Indio, United States
Architensions, a design and research office led by Alessandro Orsini and Nick Roseboro and headquartered between Brooklyn and Rome, has been selected to design an installation for The Coachella Valley Music and Arts Festival 2022, alongside Cristopher Cichocki, Kiki Van Eijk, Estudio Normal, Oana Stanescu, and Los Dos.
Augmenting the festival-goers’ experience, the installations will infuse new color, light and meaning, and a unique sense of place and discovery into the Empire Polo Club over two weekends from April 15-17 and April 22-24, 2022.
Architensions’ installation, titled The Playground, consists of four steel-framed towers ranging in height from 42’ to 56’, like modular scaffolds holding shapes of various forms and materiality.
The Playground uses magenta and yellow for the vertical grid, and cyan for the piazza, colors derived from the spectrum of the dichroic film used for the cladding of some of the shapes, while others are painted in solid colors chosen from the associated adjacencies of the three colors, resulting in an intentionally vibrant color experience.
The Playground takes its inspiration from Constant Nieuwenhuys’s New Babylon, a city of improvisation, chances, and play as a critical alternative to the burdens imposed by production.The shapes themselves refer to urban typologies for leisure such as piazzas, theaters, parks.
And arcades, albeit vertically arranged within a porous grid that gives an order to the landscape of different shapes.The design evokes a familiar urban landscape, where the significance of play is reverted to its original definition of free personal time, in other words, a playground.
Similar to Cedric Price’s Fun Palace, the grids create a new common ground, an open space that opposes the isolation and homogeneity of technologically mediated experiences.Says Orsini, “The Playground, in an analogy with Aldo Rossi ‘Il teatro del Mondo,’ creates an environment similar to a theater.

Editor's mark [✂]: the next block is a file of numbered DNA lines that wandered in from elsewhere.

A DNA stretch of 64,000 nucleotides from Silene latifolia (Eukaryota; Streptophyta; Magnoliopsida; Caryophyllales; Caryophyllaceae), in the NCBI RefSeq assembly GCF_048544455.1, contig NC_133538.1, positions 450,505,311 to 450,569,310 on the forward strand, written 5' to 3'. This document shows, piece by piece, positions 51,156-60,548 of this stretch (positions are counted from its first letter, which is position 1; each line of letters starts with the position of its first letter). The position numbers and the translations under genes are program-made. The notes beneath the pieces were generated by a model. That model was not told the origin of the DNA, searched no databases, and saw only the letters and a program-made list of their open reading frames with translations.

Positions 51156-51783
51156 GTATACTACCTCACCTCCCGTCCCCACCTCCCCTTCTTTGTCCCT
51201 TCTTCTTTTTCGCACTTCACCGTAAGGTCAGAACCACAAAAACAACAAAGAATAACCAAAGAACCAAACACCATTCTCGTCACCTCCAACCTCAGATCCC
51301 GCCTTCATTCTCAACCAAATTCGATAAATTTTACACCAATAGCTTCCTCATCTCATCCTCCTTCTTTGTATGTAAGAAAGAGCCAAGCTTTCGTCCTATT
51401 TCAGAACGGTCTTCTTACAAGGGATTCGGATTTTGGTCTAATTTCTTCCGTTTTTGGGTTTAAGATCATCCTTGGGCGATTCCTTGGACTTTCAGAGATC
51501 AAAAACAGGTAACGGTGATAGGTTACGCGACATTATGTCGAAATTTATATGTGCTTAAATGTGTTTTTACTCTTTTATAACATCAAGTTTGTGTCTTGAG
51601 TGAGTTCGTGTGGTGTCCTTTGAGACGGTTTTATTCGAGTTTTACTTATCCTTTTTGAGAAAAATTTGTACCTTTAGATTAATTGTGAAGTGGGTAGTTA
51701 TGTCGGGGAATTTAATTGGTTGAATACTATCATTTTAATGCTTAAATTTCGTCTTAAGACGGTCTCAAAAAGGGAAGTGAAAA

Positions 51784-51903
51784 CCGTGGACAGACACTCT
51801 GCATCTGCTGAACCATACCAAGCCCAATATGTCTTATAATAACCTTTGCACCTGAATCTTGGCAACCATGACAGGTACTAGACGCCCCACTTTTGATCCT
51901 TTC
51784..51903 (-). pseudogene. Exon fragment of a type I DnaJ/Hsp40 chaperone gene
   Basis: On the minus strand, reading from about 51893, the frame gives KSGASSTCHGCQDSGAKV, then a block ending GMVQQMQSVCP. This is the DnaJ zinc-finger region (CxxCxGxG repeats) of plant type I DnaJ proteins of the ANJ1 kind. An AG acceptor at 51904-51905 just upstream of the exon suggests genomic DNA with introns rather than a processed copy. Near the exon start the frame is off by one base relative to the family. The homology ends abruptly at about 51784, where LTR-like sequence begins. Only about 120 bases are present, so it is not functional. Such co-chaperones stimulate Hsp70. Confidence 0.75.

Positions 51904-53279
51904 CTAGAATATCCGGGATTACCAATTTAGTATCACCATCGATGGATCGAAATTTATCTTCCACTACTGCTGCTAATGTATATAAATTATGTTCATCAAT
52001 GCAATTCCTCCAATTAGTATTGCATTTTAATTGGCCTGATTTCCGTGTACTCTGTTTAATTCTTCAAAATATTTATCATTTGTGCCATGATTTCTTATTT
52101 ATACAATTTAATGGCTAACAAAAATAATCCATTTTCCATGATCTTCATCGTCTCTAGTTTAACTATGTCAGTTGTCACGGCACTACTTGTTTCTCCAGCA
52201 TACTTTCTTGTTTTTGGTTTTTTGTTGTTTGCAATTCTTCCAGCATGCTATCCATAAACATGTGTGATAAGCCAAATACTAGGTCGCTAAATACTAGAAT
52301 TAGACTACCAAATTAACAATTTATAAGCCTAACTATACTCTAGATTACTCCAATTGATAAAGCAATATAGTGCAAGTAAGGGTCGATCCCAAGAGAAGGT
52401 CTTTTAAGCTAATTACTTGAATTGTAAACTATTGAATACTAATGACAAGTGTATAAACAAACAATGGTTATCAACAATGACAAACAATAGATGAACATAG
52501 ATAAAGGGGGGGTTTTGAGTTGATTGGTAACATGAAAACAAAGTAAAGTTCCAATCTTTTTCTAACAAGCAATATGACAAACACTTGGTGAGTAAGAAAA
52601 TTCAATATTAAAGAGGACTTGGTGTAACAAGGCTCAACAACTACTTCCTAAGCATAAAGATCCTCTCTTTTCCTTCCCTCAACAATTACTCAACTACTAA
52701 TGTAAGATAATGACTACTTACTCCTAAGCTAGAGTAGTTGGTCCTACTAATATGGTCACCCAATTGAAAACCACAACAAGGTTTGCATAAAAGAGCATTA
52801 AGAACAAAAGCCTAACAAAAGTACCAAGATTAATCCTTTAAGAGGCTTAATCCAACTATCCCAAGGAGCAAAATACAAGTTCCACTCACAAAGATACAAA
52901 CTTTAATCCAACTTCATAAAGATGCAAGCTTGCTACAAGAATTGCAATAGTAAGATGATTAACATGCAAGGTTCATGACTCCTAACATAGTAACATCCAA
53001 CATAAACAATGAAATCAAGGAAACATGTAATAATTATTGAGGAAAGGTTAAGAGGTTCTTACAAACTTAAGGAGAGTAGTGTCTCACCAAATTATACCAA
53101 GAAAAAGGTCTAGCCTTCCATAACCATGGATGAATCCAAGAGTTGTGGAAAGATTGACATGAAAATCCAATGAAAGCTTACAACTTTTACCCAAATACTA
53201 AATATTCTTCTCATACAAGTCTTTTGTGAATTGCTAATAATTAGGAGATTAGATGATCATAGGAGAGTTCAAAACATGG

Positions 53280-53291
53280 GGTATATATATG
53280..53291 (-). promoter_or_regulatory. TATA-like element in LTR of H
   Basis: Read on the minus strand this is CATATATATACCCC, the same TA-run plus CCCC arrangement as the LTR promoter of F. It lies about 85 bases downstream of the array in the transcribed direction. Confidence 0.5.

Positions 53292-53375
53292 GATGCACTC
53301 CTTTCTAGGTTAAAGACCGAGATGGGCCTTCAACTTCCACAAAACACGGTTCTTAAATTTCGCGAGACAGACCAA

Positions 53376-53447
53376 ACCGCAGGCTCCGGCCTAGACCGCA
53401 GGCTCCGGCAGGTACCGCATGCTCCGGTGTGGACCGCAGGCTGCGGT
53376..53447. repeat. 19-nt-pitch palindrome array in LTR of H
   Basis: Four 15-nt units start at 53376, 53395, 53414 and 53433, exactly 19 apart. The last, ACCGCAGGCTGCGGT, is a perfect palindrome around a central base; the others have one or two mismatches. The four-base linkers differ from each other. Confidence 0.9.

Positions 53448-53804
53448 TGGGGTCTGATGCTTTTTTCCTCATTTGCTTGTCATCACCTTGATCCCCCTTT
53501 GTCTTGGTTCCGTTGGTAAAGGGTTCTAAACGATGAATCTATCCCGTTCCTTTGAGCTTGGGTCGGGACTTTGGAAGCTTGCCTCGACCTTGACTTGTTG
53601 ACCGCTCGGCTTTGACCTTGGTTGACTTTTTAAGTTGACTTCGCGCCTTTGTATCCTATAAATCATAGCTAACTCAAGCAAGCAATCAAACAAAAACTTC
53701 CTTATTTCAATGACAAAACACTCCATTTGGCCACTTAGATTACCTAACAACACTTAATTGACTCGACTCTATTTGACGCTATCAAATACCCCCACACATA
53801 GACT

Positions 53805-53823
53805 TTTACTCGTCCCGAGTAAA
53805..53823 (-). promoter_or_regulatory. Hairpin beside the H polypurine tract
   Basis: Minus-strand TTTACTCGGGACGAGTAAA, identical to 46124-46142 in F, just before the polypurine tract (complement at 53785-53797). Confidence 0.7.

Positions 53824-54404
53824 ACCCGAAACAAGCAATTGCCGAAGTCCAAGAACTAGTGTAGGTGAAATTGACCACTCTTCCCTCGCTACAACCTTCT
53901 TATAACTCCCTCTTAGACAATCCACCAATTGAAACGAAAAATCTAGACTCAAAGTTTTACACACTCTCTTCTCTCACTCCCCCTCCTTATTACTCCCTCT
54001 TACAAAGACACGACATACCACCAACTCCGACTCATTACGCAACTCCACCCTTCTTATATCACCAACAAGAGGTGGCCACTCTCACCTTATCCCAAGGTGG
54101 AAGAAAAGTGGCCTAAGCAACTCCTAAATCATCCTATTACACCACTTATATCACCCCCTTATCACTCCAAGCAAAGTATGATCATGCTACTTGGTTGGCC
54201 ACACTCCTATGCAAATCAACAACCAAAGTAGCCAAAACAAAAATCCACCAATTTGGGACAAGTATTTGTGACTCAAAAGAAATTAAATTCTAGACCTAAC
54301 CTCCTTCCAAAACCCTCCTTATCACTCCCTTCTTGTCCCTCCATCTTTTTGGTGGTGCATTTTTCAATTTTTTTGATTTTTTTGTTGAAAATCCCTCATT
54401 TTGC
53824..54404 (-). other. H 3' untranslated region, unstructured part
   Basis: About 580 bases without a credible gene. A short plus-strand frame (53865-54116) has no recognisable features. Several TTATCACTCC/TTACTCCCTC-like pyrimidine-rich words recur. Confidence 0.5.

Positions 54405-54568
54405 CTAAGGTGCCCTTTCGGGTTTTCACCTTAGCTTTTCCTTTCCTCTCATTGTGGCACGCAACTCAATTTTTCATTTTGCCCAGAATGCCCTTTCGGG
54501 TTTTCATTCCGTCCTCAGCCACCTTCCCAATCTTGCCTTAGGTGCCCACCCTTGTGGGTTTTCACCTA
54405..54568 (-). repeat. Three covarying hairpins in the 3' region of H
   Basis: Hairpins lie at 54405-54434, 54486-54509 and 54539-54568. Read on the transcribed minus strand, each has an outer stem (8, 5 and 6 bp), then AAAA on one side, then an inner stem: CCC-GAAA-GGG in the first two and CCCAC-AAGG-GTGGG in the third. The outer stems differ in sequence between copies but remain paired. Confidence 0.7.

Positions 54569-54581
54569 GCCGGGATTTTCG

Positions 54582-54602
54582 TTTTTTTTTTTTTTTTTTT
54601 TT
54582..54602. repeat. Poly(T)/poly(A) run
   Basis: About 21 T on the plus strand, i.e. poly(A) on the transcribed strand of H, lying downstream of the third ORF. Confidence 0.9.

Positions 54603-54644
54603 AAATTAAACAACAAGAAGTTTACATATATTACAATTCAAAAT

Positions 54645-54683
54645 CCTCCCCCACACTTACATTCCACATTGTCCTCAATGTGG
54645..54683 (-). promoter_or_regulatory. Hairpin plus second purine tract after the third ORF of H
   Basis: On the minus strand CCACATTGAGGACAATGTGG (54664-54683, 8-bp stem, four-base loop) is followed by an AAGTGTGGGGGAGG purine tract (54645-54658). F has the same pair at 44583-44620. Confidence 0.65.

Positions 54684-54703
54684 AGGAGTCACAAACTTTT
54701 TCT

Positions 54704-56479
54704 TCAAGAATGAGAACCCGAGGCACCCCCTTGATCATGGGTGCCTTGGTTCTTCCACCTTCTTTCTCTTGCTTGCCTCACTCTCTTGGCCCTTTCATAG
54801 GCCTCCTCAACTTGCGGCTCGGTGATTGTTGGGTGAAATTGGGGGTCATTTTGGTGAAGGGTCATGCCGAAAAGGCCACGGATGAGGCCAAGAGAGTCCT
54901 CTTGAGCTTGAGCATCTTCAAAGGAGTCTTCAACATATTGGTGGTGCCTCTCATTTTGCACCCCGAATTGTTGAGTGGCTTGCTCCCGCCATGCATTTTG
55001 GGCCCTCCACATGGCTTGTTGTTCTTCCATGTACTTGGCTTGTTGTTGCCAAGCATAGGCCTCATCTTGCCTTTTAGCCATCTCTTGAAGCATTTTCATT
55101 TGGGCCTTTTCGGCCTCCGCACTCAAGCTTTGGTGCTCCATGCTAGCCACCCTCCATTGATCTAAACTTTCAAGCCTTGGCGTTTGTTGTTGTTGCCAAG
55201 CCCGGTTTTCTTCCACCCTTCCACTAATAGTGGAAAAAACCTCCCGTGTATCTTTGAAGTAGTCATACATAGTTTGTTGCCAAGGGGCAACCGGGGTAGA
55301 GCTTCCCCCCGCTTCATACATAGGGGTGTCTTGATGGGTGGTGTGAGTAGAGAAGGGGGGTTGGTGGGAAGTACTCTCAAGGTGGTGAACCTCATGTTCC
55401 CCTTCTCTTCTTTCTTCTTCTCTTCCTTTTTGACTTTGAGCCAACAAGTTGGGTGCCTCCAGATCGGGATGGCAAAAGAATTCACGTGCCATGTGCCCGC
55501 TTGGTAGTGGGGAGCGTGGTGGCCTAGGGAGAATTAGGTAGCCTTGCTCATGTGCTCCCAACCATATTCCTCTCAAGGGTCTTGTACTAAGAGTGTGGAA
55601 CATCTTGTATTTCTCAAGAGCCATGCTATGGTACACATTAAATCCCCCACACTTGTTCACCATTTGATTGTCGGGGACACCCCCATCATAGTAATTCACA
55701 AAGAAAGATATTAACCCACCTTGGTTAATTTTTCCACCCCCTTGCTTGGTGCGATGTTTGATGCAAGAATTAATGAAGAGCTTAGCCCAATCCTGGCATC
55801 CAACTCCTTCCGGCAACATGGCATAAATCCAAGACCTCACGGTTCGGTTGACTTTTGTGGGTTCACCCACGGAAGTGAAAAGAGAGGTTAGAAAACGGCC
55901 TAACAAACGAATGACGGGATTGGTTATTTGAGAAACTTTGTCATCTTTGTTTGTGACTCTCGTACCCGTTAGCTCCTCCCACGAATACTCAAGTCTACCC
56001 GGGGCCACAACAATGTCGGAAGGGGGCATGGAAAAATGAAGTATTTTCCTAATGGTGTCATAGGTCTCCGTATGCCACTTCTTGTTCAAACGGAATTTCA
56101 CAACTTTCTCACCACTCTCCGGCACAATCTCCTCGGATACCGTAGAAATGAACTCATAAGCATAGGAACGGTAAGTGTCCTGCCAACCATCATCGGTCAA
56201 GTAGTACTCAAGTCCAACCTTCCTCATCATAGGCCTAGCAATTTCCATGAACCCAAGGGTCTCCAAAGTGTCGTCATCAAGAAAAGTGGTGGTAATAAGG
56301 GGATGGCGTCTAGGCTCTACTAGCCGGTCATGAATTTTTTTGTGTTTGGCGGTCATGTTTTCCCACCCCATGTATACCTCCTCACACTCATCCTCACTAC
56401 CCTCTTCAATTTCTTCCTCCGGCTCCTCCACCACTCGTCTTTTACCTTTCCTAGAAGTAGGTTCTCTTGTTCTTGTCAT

In which people can interact in a sort of performance.It provides an opportunity to experience a leisure space without the use of technology, simply by interacting with the space and its materiality. The user is at the same time a spectator and performer.”
While the towers are static and cannot be inhabited, the colors and shapes invite festival-goers to interact with them visually. The materials react with the sun—the dichroic film projects colors on the ground and the people, while the mirror film amplifies the perspectives and reflects the surroundings.
The height, positioning, and grid of the towers allow for dynamic shadows to be cast on the ground amongst them, in totality comprising a manufactured universe of shapes that symbolize many physical places at once.
Sky bridges define the interstitial space, and benches at ground level connect the towers and form the footprint of the “piazza,” as well as provide a place to rest or to be a spectator.
At heart, The Playground provides its audience a space to re-align the spirit and to re-discover leisure in a way that is not inherently attached to commerce or digital interpolation.
In an age when technology substitutes for real-life experiences through mediated images, the project presents a physical atmosphere that is both dynamic and enveloping, that people can use as a space to interact with one another in the real world.
It also proposes a vertical city in a place where decades of horizontal sprawl have defined a certain type of leisure and suburban growth defined by apartness, instead experimenting with the possibilities of improving our environment to foster physical interaction and collectivity.
In contrast to the contemporary function of the tower as an urban luxury paradigm, The Playground proposes the tower instead as a site of fun, and a framework for promoting collaboration and freedom of movement. “The Playground is a fragment of a city,” says Roseboro, “a node for engaging festival-goers in collective interactions and in performance, relaxation, and play.”